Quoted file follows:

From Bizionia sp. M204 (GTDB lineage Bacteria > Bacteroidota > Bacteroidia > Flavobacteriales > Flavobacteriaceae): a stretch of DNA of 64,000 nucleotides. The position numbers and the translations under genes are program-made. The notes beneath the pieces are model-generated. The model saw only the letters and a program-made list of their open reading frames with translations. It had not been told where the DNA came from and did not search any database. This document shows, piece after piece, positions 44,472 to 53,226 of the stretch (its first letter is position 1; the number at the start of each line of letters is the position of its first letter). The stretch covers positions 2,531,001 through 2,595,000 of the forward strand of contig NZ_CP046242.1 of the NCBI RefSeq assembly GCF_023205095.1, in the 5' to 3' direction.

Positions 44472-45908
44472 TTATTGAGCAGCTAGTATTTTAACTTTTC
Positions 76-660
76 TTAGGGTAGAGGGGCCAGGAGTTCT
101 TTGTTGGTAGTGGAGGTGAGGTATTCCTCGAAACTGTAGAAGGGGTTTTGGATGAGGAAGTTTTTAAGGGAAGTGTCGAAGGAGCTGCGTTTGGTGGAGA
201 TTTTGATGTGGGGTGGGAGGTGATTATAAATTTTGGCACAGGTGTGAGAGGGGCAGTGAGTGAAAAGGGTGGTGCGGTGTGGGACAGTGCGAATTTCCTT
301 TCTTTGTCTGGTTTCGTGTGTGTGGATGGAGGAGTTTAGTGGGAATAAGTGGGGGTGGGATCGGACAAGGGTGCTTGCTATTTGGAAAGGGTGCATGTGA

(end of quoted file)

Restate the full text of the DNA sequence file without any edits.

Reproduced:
From Bizionia sp. M204 (GTDB lineage Bacteria > Bacteroidota > Bacteroidia > Flavobacteriales > Flavobacteriaceae): a stretch of DNA of 64,000 nucleotides. The position numbers and the translations under genes are program-made. The notes beneath the pieces are model-generated. The model saw only the letters and a program-made list of their open reading frames with translations. It had not been told where the DNA came from and did not search any database. This document shows, piece after piece, positions 44,472 to 53,226 of the stretch (its first letter is position 1; the number at the start of each line of letters is the position of its first letter). The stretch covers positions 2,531,001 through 2,595,000 of the forward strand of contig NZ_CP046242.1 of the NCBI RefSeq assembly GCF_023205095.1, in the 5' to 3' direction.

Positions 44472-45908
44472 TTATTGAGCAGCTAGTATTTTAACTTTTC
Positions 76-660
76 TTAGGGTAGAGGGGCCAGGAGTTCT
101 TTGTTGGTAGTGGAGGTGAGGTATTCCTCGAAACTGTAGAAGGGGTTTTGGATGAGGAAGTTTTTAAGGGAAGTGTCGAAGGAGCTGCGTTTGGTGGAGA
201 TTTTGATGTGGGGTGGGAGGTGATTATAAATTTTGGCACAGGTGTGAGAGGGGCAGTGAGTGAAAAGGGTGGTGCGGTGTGGGACAGTGCGAATTTCCTT
301 TCTTTGTCTGGTTTCGTGTGTGTGGATGGAGGAGTTTAGTGGGAATAAGTGGGGGTGGGATCGGACAAGGGTGCTTGCTATTTGGAAAGGGTGCATGTGA